Now and then people ask "Can we use snowboarding boots for snowmobiling or vice versa?" Absolutely, you have the liberty to do that.
Yet there are few design aspects in snowboarding boots that makes them less practical for snowmobiling.
For instance, when you use snowboarding boots while snowmobiling the design of the former can cause bruising on your calves and legs.
There's also a possibility that you might end up damaging your boots since they lack the thick protection needed to withstand the ride on a snowmobile.
Still, confused? Don't worry once you understand the characteristics of each boot you will realize what makes them different and specific in their purpose.
So in this following article, we shall discuss both of these boots in brief.
Made for snowboarding (obviously). Expert says while buying gear for snowboarding one should give more preference to the boots.
When it comes to snowboarding boots certain things take precedence, which ultimately makes them uniquely built for snowboarding. Let me explain.
Riding style and flex
On the other hand, freestyle or recreational snowboarders go for softer models as they would be easier to navigate.
There are 3 major types' traditional, quick pull, and boa. There are hybrid combinations involving these 3 as well.
Now the choice depends on the rider's preference, as all three of the lacing system are top-notch.
Usually made from Ethylene Vinyl Acetate (EVA), the liner is what you call the inner boot area. This liner is vital in providing the much-needed insulation, cushioning, and stability for a snowboarder.
I highlighted a few of the characteristics of snowboarding boots, and as you can see, these aspects are what make a snowboarding boot ideal for snowboarders.
Worried Your Boot Size! Check Out: Snowboard Boot Sizes Conversion Chart to Figure Out Your Size.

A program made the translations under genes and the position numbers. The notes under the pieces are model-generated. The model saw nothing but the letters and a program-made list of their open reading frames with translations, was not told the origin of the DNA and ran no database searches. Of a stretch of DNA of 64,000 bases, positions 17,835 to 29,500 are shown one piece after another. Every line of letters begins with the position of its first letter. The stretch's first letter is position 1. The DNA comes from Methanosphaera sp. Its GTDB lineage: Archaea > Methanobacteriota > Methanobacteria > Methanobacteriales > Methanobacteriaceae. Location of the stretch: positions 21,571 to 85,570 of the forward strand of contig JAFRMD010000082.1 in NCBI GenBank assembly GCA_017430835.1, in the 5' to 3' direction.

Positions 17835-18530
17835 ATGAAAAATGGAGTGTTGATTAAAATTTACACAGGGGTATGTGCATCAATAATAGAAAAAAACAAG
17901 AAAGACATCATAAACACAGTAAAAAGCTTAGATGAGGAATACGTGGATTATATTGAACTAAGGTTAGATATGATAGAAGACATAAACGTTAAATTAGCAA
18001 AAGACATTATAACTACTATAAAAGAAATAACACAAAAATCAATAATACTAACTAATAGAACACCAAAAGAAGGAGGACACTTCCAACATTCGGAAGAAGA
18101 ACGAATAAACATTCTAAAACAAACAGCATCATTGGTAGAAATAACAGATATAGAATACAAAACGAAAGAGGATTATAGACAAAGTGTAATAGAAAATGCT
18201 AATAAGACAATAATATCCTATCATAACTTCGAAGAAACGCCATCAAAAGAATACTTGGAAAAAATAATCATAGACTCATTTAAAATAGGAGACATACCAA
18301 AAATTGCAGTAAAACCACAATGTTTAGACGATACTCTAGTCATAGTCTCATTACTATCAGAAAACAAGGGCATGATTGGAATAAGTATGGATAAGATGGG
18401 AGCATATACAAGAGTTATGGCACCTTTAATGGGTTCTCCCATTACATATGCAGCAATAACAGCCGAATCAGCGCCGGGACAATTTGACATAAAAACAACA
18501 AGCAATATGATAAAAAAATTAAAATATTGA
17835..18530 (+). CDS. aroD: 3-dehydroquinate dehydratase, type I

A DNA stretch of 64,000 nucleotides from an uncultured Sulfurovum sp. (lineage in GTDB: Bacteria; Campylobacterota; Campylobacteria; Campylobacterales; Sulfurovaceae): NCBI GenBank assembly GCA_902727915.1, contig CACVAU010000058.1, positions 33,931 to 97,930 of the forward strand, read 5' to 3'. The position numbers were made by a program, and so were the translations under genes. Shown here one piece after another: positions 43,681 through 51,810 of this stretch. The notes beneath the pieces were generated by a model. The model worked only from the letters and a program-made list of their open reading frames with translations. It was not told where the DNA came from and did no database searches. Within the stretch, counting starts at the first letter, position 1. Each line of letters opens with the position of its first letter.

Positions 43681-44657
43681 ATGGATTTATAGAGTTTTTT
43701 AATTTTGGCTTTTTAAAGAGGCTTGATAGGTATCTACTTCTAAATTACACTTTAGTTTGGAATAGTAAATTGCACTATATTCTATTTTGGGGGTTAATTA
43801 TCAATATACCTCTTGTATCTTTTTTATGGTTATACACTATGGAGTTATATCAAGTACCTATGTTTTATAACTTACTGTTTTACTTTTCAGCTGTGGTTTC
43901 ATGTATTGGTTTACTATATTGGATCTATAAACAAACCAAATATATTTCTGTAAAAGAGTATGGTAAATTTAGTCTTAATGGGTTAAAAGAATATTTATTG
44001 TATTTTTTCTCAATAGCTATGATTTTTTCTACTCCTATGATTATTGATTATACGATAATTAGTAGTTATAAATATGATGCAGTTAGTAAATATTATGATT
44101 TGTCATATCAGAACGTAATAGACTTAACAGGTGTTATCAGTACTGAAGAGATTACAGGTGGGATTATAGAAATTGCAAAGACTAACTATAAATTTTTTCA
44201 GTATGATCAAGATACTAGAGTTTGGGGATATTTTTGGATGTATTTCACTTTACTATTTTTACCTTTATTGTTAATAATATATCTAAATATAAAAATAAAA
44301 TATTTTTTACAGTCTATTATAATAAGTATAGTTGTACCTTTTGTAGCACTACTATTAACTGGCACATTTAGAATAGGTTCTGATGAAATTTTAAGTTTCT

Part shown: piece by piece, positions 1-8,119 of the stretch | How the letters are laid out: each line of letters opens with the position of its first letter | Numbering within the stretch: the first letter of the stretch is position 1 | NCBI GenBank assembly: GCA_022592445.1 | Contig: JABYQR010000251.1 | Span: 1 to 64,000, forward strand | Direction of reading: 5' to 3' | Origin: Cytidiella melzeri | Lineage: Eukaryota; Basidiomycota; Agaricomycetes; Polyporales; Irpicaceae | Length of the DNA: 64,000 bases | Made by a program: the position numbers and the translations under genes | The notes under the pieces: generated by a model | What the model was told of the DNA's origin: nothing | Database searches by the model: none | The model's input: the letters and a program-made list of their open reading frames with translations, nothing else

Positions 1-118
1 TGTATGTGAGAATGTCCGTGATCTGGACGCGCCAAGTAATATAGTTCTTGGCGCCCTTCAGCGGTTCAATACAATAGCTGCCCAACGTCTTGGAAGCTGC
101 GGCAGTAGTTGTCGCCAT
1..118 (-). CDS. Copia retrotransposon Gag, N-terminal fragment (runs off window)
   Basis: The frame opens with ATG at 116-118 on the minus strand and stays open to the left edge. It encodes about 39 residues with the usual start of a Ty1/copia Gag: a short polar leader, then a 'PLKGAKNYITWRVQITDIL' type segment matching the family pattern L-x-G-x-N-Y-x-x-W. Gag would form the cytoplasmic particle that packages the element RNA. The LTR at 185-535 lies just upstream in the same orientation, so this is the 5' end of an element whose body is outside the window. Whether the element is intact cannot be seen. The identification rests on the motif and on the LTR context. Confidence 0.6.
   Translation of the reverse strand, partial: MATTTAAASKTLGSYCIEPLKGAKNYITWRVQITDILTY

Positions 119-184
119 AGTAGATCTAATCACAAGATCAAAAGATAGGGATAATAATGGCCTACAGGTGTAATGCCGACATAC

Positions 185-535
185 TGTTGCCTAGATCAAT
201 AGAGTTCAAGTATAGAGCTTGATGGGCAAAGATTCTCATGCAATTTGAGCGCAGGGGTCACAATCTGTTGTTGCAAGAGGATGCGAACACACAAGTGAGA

Now let's take a look at snowmobiling boots.
Just like snowboarding, snowmobiling requires a good pair of boots as well. That is if you want to enjoy a warm and comfortable ride with your snowmobile in sub-zero temperatures.
Earlier, we understood some key features of snowboarding boots, now let's do the same with snowmobiling ones to understand their distinctiveness concerning snowmobiling.
Every branded snowmobile boots come with in-built protective elements. As they should. Among these protective elements, the most important one is Kickplate.
Normally found on the toe, kickplates are thick rubber pads that form a protective covering from the sole up to the cap of the toe.
This Kickplate must protect your feet from any outside impact (you can also kick off the snow).
For a veteran and advanced rider impact plates in the boots as well as ankle protector plates are a must.
Soles and Treads
An aggressive tread pattern is a requisite when it comes to snowmobile boots. Without it, you can't handle the extreme icy and snowy conditions of winter weather.
Another important feature is the sole. The sole needs to be of high-end quality, and most importantly it shouldn't be a separate entity from the boot. Rather be an inherent part of the boot.
For further traction on ice and snow look for the boots with outer lugs (small rubber protrusions across the edges).
Undeniable the most important aspect when it comes to snowmobiling boots is the warmth.
Wind chill can put up quite a challenge for you so you need a well-insulated boot. It is recommended that your boot should have at least 600gms of insulation.
All winter boots are waterproof! Sometimes this thought can feel like a myth. When you are snowmobiling, the odds of getting wet from snow and ice increases exponentially.
Needless to say, you need such boots that are not only waterproof but should also have the ability to repel water at least to some extent. This ensures a warm, dry, and comfortable ride.
There are styles in snowmobile boots. Some look like traditional winter boots with high shafts, while others resemble a hiking boot.
Either way, you should choose the one which has a higher shaft to keep your ankle and calf warm and comfy.
Well, that concludes our segment.
I am sure you realized the differences and similarities and mainly the reason why although sharing some similarities snowboarding and snowmobiling boots should be used for their designated purpose.
Like I said right at the beginning there's no ruling on what to wear for what purpose, but given the unique features of these boots, it's no brainer to see what's better.
So head out on the snow and make some moments.
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